Hi Rob, I have already spent a ton of my time and money for an attorney to prepare my claim. I have met repeatedly with this owner's representative and we are going nowhere. What can I do to get this thing resolved?
- Claim Jumped
Dear Claim Jumped,
Most of the time, when an issue has risen to the level of being a claim, it is actually made up of a number of sub-issues. We have found the best approach to resolving disputes is to first break down each sub-issue and assign a cost to them in a "master list". Then the team can go through each of the sub-issues and agree on the logic behind the cost of each one. You build consensus over each issue, with both sides agreeing to the issues, one-at-a-time. This will result in fair, justifiable resolutions.
If, after going through the sub-issues, there are "overall" impacts to the project (loss of productivity, increased overhead, etc.), list them as a separate line item on your master list. Again, be specific and fair with the dollar amounts (or days) you associate with each impact. As you resolve the specific issues it will become clear what kind of "overall" impact the issues caused and that point you can describe how you determined the dollar value of the overall impact.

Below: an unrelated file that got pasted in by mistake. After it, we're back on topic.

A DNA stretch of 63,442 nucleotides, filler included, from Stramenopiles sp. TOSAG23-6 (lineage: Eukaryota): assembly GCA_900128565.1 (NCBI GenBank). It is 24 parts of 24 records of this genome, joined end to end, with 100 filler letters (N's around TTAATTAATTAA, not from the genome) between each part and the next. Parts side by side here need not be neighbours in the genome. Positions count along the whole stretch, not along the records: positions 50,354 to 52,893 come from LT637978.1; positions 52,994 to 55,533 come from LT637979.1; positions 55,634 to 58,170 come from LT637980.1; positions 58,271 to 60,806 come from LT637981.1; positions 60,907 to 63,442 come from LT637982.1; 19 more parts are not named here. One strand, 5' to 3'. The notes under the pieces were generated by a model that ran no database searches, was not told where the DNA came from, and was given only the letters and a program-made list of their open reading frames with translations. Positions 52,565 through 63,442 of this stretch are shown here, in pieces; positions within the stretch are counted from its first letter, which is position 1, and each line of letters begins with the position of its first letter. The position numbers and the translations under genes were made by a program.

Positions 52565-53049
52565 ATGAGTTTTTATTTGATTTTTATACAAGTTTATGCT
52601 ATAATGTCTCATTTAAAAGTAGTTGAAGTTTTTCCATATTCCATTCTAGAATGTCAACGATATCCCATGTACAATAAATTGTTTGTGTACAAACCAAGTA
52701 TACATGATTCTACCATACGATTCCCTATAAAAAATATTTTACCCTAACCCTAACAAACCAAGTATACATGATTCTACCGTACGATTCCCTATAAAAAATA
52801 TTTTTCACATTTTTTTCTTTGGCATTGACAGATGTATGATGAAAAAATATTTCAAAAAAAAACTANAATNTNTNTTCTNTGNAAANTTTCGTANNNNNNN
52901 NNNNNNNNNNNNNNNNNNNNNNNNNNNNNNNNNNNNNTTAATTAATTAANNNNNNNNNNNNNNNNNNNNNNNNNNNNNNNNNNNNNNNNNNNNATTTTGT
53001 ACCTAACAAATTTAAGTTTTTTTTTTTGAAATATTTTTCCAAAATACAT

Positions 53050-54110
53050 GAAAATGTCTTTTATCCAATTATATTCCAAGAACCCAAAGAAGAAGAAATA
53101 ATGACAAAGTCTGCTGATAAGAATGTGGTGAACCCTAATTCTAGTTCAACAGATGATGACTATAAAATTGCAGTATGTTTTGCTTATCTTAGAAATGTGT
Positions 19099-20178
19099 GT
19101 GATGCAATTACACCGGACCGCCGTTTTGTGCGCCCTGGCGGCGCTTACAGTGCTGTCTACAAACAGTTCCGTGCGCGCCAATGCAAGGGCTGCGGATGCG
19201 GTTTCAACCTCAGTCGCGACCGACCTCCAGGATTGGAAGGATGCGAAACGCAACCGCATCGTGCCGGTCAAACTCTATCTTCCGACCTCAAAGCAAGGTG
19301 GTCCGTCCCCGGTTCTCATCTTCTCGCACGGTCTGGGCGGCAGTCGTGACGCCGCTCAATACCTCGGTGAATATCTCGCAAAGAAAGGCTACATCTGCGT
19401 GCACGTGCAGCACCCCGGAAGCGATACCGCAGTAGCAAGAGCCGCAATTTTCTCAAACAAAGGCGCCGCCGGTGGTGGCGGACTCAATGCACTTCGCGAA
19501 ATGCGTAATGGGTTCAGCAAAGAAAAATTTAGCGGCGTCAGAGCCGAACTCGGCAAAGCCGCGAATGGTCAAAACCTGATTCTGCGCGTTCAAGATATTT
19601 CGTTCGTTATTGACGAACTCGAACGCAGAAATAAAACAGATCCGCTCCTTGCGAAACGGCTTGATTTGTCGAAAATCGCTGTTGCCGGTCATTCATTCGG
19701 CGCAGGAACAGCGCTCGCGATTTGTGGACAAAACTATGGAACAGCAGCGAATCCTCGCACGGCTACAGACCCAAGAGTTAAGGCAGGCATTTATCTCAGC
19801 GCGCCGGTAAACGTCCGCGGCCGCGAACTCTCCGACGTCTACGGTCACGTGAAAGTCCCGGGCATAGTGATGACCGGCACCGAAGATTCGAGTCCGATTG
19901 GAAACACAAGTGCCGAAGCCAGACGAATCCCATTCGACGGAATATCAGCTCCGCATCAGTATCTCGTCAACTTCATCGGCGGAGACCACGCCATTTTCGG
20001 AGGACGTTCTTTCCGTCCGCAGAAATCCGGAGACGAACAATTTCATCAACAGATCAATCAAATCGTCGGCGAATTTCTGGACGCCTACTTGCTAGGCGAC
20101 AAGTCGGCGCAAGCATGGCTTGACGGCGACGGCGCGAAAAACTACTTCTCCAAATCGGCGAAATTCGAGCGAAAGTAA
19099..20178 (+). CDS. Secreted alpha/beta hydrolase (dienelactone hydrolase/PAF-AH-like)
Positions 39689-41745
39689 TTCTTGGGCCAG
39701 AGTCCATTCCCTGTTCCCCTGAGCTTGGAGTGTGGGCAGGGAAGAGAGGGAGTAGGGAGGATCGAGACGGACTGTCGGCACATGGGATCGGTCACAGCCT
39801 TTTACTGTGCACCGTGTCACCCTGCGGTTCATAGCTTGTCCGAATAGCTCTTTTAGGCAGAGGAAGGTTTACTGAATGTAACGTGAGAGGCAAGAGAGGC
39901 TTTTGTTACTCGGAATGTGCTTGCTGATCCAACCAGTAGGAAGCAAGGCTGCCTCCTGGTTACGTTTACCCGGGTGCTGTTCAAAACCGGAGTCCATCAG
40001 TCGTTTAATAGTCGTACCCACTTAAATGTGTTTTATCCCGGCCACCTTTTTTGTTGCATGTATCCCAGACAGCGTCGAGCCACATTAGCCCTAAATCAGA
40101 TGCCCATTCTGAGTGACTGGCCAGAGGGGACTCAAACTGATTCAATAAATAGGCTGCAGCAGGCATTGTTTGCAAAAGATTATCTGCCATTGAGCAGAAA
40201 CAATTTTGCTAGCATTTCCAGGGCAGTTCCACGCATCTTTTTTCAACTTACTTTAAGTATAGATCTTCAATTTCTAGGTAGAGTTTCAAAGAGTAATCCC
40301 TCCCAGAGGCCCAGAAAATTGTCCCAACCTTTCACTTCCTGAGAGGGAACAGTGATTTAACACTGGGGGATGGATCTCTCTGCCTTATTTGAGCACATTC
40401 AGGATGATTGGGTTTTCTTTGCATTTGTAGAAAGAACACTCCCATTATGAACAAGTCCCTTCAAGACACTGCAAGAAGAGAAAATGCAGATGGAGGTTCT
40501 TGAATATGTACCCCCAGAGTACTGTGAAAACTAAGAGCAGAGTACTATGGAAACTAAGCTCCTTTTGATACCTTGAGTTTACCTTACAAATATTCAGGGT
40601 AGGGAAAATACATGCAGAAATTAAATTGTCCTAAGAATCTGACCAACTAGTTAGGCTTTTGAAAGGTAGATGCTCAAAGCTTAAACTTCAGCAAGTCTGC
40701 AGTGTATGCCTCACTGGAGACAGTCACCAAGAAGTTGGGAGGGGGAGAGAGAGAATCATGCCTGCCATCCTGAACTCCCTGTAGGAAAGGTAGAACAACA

It is also important to recognize that most owners, especially public owners, cannot resolve an issue they don't understand-especially when they must "sell" the resolution to their superiors. If your counterpart does not understand the "overall" issue or how you arrived at your numbers, they will not resolve it.
Selling resolution usually takes a three step process:
- First, the owner needs to understand the key sub-issues and agree that the issue caused you extra work and cost.
- Second, they need to agree at the size of each issue in dispute and understand how you calculated the cost.
- Third, they have to be able to articulate these costs to their superiors.
It is your job to help the owner understand your project issues and then work together to reach a fair and justifiable resolution for each issue. If you get stuck, consider calling in a Partnering Facilitator experienced in Facilitated Dispute Resolution or a trained neutral to act as a referee and a catalyst.
Remember, fewer than 1% of all litigated civil cases in the U.S. ever go before a judge, so you are most likely going to settle your claim at some point. So who better than the project team to resolve the project issues?
So take some time and evaluate if what you are presenting can be understood and justified by the owner's decision makers. Will they be able to "sell" the resolution to their superiors? If you're not sure, or decide the answer is no, you have some homework to do.
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